Baited flies and, before that, baited hoochies or squids, in combination with flashers have been a go-to rig for me aboard my charter boat, ever since my first trip to Alaska in 1990. Fortunate to be invited aboard several commercial salmon trolling boats, the first thing I noticed on deck was buckets of 11” plastic flashers, mostly white, green, chartreuse, and red. Hanging on the rear of the cabins were rows and rows of 3 ½” hoochies(squids) in a myriad of colors, some for kings, some for cohos. Closer inspection of the hoochies showed a piece of light brass wire, inside each hoochie, attached to the eye of a 6/0 single hook.
The wire on these hooks was for attaching 3”- 4” herring strips inside the hoochie, which rarely go in the water for Alaskan kings without bait.
The trollers also showed me how they rigged whole herring, herring filets, and cut plugs, all of which they carry onboard, along with spoons and plugs, during an king salmon opening. To a man, they were adamant about how fussy king salmon were and how important it was to master a variety of techniques to consistently catch fish in all conditions.
I never forgot that lesson, and returned to Lake Ontario with a new perspective on fishing bait for kings and a conviction to do my utmost to become as versatile as possible in fishing for them .
Today, my favorite flashers with baited flies include, 8” ProChips, 11” ProChips and HotChips, and 13” Kingston Tackle Slashers in a variety of colors and finishes. I use 36”- 48” leaders on 11”- 13” flashers and 19”- 30” leaders on 8” flashers. Flasher/fly color combos are the same as for clean flies.
Rather than the single hook used by commercial trollers, I prefer a tournament tie with a 5/0 beak hook and a #2 bronze treble. The same tournament tie used with clean flies can be used with bait, but I prefer to extend the leader length between the beak and treble hooks about 1 ½” so the treble trails at the tail of the bait. Although, the alewife bait strip can be hooked on the leading beak hook, even a properly prepped alewife bait strip softens quickly in fresh water and seldom will stay on a hook very long.
The secret to keeping an alewife bait strip secured inside the fly is to wrap it on the beak hook just behind the hook eye using soft .020” diam. brass wire. Although the brass wire can be attached to the beak hook on a pretied Tournament Tie, I like to attach it before I snell the hook, by simply placing a 3” length of wire midway through the eye of the hook, pulling the brass wire down along the shank of the hook, and tying the snell, leaving about 1 ½ inches of each end of the wire extending to each side of the hook.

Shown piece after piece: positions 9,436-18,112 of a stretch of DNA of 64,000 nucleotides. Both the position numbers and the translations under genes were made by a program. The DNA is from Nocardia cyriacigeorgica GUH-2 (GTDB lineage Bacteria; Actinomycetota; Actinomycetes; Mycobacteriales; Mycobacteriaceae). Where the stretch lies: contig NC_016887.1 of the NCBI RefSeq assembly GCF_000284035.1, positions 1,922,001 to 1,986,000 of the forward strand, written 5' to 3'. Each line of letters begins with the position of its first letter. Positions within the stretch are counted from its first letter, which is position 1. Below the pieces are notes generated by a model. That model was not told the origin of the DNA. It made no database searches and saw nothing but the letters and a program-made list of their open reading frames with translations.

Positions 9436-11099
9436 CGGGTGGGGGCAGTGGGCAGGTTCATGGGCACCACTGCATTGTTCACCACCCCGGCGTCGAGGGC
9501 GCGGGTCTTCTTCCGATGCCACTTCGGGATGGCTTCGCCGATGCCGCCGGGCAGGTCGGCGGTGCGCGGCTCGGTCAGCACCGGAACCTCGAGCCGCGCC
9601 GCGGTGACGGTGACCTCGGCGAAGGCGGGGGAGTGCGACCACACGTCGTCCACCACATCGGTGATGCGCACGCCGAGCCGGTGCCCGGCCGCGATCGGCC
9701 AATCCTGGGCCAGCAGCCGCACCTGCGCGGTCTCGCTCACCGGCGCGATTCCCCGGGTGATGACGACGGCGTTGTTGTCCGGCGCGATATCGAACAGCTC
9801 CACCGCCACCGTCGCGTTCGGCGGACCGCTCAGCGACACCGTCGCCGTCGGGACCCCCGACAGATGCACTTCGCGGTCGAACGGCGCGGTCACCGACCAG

The head end of a correctly shaped bait strip, tapered to about 3/8”, is then laid skin down against the hook shank, and the brass wire is wrapped from opposite directions around the bait with enough tension to slightly bury the wire into the meat on the bait strip. It is not necessary to twist the ends of the wire together to hold the strip. The wired bait will remain in the fly as long as you fish it. I prefer lightly dressed flies for use with bait strips.
From 18 years of experience fishing what have now become know on my charter boat as sushi flies, I’ve found that elongated diamond shaped bait strips about 3” in length and ½” to 1” wide, tapered to 3/8” at the head and ½” at the tail are about right. The later in the season, the larger the bait strip, including strips with tails as wide as ¾”. Bait strips are filleted from both sides of an alewife and trimmed to shape. The better the quality of a bait strip, the better it catches fish.
Availability of alewives to use as whole bait or bait strips has always limited the use of alewives for Great Lakes trout and salmon. The Familiar Bite Co., which harvests, brines, and vacuum packs fresh alewives in 8-packs, has now solved this problem. To properly prep quality bait strips, filet alewives when fresh or immediately after removing partially thawed bait from a vacuum pack, trim them to shape, and place them in a ziplock bag of noniodized salt. They will keep indefinitely refrigerated. I carry ziplocks of preshaped bait strips in a small bait cooler along with a brine jar of whole alewives and an ice pack.
Years of experience and millions of Great Lakes king salmon have proven clean flies catch fish. When it comes to inactive kings, though, especially staged fish or big, lazy fish, I’ve found that sushi flies are just what the doctor ordered